Antioxidants are naturally occurring molecules believed to fight against the action of free radicals — originally thought to help prevent diseases like heart disease and cancer. Although fruits and vegetables are a great source of antioxidants, an oversimplified view of the power of antioxidants has caused a boom in the vitamin and dietary supplement industry, with antioxidant vitamins A, C and E topping the list. In fact, 2012 sales in the U.S. totaled nearly $23 billion.
Antioxidant supplements are big business. But can they help your health?
A Complicated Relationship
Despite their growing popularity in the media and on product packaging, there isn’t sufficient evidence that taking antioxidant supplements will improve your health or reduce your risk of cardiovascular disease. In fact, “very limited amount of data suggests they may actually be harmful,” said Dr. Alice H. Lichtenstein, a professor of Nutrition Science and Policy at Tufts University.
The relationship between vitamin supplements and heart health isn’t entirely understood, and some ingredients could have a negative impact on your health. For example, in one study, people took beta-carotene to try reducing their risk of cardiovascular disease.
“It turns out beta-carotene doesn’t actually decrease the risk, and in smokers it actually increased their risk of lung cancer,” Dr. Lichtenstein said. In addition, dietary supplements can have unintended interactions with other medications.
How to Help Your Heart
Instead of taking supplements, the American Heart Association recommends adopting a healthy eating pattern that includes healthy food choices as a way to get all the nutrients you need. The types of foods you eat, and the amount you eat, can affect multiple risk factors, including your cholesterol, weight and blood pressure. To further reduce your risk, don’t smoke and incorporate regular physical activity into your life.
The American Heart Association recommends a diet that’s rich in fruits, vegetables, fish, limited in saturated and trans fats, added sugars and includes low fat and fat free dairy products and high fiber, whole grains. Watch your sodium intake; the sample diet pattern below can help. One of the best reasons to include fruits and vegetables is not just their antioxidants, but because they also contribute a number of important nutrients that most people don’t get enough of, including folate, magnesium, potassium and dietary fiber, as well as vitamins A, C, and K. And they are naturally low in saturated fat and calories!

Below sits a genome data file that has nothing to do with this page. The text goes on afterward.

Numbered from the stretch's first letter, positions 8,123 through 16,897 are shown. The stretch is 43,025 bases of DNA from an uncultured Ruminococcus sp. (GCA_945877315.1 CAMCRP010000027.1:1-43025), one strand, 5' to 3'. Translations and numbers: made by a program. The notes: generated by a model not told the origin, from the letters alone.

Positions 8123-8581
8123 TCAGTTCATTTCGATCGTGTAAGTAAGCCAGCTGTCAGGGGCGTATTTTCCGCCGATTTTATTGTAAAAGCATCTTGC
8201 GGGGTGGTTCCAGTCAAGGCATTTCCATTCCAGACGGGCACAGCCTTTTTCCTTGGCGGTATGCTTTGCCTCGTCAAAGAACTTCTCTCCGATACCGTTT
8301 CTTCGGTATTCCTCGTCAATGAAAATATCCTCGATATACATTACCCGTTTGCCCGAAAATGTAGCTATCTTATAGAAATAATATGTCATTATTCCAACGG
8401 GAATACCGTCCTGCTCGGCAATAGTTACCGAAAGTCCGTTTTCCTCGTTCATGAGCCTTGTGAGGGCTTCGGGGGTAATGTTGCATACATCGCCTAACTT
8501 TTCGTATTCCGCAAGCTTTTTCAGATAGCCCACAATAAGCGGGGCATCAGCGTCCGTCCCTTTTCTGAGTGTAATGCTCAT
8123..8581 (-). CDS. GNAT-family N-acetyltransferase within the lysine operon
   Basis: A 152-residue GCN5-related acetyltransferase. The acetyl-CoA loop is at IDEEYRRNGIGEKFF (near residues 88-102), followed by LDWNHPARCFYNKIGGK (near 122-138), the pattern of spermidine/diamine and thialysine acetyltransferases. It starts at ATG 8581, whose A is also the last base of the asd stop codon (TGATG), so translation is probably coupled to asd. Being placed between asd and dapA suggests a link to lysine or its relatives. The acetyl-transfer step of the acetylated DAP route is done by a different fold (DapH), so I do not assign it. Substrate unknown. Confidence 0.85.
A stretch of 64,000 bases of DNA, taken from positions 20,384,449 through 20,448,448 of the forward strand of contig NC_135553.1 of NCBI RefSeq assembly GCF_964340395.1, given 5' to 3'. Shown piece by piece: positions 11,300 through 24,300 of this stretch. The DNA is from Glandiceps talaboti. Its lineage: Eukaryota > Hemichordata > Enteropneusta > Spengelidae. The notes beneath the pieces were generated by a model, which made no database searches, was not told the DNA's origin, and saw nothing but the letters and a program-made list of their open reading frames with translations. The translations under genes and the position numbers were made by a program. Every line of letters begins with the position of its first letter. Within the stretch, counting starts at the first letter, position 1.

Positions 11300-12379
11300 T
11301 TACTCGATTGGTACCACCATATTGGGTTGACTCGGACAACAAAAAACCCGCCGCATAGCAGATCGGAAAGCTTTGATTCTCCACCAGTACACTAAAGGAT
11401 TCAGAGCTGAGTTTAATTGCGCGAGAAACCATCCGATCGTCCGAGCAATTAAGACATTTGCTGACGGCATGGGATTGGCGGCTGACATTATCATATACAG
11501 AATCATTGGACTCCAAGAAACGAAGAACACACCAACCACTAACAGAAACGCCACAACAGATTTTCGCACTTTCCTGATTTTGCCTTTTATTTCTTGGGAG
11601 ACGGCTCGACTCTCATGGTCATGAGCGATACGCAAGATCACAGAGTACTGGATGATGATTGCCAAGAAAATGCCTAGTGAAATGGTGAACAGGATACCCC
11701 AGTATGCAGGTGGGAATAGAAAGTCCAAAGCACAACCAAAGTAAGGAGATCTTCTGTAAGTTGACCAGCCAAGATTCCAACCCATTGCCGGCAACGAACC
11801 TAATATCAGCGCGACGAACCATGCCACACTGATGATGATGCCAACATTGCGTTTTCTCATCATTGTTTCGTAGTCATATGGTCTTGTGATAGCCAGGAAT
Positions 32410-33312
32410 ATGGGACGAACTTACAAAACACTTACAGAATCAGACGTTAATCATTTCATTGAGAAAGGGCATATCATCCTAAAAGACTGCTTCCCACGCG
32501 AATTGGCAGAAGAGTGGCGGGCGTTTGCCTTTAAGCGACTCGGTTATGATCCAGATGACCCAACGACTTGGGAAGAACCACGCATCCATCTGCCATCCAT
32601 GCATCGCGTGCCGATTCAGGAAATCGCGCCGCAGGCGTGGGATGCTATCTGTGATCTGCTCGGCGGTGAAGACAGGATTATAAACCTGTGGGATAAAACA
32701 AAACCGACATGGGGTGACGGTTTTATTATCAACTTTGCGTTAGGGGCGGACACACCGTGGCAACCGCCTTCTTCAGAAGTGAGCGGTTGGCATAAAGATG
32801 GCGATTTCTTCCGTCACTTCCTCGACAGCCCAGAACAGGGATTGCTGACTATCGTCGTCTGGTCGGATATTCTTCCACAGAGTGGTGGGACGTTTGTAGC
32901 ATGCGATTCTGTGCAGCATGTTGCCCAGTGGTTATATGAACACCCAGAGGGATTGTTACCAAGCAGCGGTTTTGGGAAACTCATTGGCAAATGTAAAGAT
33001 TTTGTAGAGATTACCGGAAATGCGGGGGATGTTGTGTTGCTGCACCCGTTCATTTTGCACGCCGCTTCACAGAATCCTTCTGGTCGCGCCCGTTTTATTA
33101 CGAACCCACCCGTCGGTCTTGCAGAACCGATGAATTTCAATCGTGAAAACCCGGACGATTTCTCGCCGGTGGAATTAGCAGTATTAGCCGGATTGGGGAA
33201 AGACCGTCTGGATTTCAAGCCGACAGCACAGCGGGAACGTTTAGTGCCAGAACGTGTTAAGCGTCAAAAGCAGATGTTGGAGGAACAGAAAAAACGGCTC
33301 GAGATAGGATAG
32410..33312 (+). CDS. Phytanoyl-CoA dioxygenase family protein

Look for our Heart-Check mark when grocery shopping to find foods that meet our criteria. And visit our nutrition center for more information on dining out and heart-healthy recipes.
As part of a healthy dietary pattern and healthy lifestyle that includes regular physical activity, an adult consuming 2,000 calories daily should include:
- Fruits and vegetables: At least 4.5 servings a day
- Fish (preferably oily fish): At least two 3.5-ounce servings a week
- Fiber-rich whole grains: At least three 1-ounce-equivalent servings a day
- Sodium: Less than 1,500 mg a day
- Sugar-sweetened beverages: No more than 450 calories (36 ounces) a week
- Nuts, legumes and seeds: At least 4 servings a week
- Processed meats: No more than 2 servings a week
- Saturated fat: Less than 7 percent of total energy intake